We now have the Freedom of Information…….Can you now use your Freedom of Expression!!!
The counterpart to the right of access to information is the right to communicate and publish it freely to others. This right is fundamental to the democratic process as one based on dialogue and persuasion between informed citizens and between them and their representatives. In the context of media reporting of parliament, it is essential that any limitation on this right should be drawn as narrowly as possible.
Under standard human rights conventions and their jurisprudence, any restrictions on the freedom of expression are subject to a threefold test: they should be
a) ‘prescribed by law’;
b) such as are ‘necessary in a democratic society’, for example for the protection of national security or of the rights and reputations of others; and
c) ‘proportionate’ to these necessary purposes. The most frequent restriction that has been used to limit what can be said or written about parliamentarians concerns the damage to reputation, or ‘defamation’.
In most democratic countries it is accepted that the public role of politicians should make them more open to public scrutiny, and tolerant of a much wider range of comment and criticism, than might be reasonable for private persons. This assumption has also been endorsed in international jurisprudence on the freedom of expression. Nevertheless, some countries still have defamation laws which can be used to restrict the range of media reporting of politicians unduly. These can be particularly restrictive where they form part of the criminal law, with a possible penalty of imprisonment for journalists who overstep the line. In other countries it is the level of damages that can be awarded in civil cases which may act as a deterrent to robust public disclosure or criticism. In addition, some parliaments have broadly drawn contempt of parliament provisions which can be used to limit criticism or punish journalists for reporting leaked information. Other means that have been used to hamper legitimate journalistic reporting or criticism have included the withdrawal of accreditation to report parliamentary proceedings.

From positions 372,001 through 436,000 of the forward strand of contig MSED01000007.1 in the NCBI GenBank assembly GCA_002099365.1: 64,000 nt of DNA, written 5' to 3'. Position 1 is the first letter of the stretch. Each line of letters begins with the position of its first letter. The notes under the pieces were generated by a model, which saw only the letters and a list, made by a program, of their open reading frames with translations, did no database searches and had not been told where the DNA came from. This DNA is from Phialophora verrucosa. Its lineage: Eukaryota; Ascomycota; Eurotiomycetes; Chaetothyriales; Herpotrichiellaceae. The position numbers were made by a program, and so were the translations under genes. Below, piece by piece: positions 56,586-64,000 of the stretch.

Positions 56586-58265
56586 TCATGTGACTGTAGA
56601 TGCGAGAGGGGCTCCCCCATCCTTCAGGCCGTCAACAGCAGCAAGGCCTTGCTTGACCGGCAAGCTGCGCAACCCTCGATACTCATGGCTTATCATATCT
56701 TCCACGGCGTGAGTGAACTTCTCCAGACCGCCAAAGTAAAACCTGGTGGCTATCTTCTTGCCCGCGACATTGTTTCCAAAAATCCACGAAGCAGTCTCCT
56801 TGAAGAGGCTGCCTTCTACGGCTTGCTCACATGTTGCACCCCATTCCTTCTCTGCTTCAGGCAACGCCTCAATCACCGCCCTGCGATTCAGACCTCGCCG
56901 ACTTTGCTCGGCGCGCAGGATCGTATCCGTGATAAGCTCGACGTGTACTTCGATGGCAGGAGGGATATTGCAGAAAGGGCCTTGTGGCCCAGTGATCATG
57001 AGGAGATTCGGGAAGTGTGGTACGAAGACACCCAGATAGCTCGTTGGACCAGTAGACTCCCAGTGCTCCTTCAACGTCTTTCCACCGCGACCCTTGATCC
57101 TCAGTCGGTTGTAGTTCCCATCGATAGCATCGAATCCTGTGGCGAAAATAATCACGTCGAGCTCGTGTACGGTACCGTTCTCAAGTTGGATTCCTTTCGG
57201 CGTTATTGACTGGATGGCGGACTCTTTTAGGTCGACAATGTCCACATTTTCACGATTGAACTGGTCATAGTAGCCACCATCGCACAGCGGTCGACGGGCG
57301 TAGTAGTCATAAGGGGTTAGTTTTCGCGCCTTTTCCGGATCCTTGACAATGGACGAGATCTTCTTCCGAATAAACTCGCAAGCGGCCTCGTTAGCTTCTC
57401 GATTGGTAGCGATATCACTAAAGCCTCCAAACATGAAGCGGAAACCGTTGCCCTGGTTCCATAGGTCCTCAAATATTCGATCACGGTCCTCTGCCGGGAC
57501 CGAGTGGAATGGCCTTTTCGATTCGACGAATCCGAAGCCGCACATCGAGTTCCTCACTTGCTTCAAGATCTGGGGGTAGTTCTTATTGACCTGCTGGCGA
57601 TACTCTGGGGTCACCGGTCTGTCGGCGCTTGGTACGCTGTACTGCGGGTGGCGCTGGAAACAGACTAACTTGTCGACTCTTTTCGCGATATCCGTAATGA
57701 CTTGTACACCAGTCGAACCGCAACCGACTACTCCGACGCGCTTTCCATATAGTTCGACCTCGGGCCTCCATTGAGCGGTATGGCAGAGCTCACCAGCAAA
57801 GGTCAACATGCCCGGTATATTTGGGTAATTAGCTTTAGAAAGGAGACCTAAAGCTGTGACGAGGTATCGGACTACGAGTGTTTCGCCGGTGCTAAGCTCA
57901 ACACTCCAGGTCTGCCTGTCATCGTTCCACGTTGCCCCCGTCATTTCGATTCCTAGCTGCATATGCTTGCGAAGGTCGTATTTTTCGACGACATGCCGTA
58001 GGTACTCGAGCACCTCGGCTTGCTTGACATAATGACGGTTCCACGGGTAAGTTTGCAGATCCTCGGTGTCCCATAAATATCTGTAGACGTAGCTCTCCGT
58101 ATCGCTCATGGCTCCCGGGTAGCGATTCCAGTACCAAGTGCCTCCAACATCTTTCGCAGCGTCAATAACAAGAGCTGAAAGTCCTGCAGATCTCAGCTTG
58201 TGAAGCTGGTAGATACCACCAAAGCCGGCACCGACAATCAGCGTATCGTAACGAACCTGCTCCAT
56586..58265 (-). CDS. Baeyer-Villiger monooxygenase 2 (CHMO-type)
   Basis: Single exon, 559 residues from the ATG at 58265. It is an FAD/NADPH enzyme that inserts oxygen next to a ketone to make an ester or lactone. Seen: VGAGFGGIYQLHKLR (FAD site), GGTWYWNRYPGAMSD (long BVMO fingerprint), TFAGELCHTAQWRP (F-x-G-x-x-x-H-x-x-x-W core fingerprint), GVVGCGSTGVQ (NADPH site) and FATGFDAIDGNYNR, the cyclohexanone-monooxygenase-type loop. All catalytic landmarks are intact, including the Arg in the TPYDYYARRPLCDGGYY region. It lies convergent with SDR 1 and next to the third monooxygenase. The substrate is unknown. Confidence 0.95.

It is probably a good test of the robustness of a country’s democracy that parliamentarians are reluctant to have resort to such means to limit criticism or the flow of information to the public. But it is also in their hands to review restrictive legislation which may date from a less democratic era. In this context it is worth noting the report of a study group of the Commonwealth Parliamentary Association (CPA) on ‘Parliament and the Media’ held in February 2003. Among its many recommendations are these:
(6.2) Parliaments should repeal legislation, rescind Standing Orders and/or publicly abandon their traditional authority to punish the media and others for offending the dignity of Parliament simply by criticism of the institution or its Members.
(6.3) Inaccurate reporting should not be considered as contempt of Parliament. Contempt should be reserved for serious cases of interference with Parliament’s ability to perform its functions.
(8.2) Questions of eligibility for media access should be determined by the media itself. Parliaments should retain the right to suspend access for media representatives who violate Standing Orders or otherwise disrupt parliamentary proceedings.
(9.2) Criminal laws inhibiting free speech……should be revoked.
To these recommendations could usefully be added a principle from Article 19’s publication on defamation, referring to the right of journalists to refuse to name their sources, which of course has general applicability beyond defamation cases: ‘It is well established that the guarantee of freedom of expression entitles journalists, and others who disseminate information in the public interest, to refuse to disclose the identity of a confidential source.’